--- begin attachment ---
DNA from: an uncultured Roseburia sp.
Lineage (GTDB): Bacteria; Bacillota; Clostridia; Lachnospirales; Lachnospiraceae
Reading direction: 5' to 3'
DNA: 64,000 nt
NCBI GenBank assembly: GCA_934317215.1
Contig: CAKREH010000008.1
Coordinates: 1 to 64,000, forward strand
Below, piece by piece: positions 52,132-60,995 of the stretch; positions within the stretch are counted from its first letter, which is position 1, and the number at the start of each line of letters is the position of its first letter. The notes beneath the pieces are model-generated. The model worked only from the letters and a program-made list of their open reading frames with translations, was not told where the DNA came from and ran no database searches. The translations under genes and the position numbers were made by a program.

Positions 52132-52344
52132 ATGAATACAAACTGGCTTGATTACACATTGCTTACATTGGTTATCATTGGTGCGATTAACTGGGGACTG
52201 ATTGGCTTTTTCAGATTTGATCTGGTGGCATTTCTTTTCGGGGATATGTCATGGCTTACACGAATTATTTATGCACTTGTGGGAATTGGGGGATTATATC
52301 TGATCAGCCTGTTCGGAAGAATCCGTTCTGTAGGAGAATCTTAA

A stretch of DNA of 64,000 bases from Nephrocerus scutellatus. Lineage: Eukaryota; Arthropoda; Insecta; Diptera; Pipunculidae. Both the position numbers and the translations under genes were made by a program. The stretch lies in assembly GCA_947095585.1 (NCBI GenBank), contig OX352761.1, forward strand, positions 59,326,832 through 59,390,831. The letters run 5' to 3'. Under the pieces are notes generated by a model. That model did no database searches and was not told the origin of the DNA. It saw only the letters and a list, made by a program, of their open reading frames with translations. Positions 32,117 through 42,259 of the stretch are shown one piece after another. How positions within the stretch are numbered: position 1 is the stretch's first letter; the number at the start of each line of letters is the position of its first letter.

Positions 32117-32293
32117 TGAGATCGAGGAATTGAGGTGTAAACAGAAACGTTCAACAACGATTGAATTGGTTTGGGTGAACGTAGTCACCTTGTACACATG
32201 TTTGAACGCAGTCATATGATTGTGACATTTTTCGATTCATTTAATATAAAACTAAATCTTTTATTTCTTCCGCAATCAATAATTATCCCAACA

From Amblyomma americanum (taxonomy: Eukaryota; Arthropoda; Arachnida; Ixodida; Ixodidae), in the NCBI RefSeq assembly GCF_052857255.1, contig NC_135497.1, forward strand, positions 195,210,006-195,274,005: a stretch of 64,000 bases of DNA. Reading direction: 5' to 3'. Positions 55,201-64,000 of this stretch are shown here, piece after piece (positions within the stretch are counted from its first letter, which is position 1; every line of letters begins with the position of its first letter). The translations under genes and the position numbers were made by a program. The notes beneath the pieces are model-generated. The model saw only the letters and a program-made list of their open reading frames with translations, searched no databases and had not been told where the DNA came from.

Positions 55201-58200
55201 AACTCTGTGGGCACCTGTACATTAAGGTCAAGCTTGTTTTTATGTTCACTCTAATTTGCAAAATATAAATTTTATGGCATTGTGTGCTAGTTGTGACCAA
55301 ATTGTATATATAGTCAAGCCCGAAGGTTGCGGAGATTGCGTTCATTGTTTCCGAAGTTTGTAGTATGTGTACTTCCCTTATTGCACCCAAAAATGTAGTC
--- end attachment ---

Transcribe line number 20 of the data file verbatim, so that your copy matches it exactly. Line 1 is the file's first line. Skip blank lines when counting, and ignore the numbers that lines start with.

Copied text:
55301 ATTGTATATATAGTCAAGCCCGAAGGTTGCGGAGATTGCGTTCATTGTTTCCGAAGTTTGTAGTATGTGTACTTCCCTTATTGCACCCAAAAATGTAGTC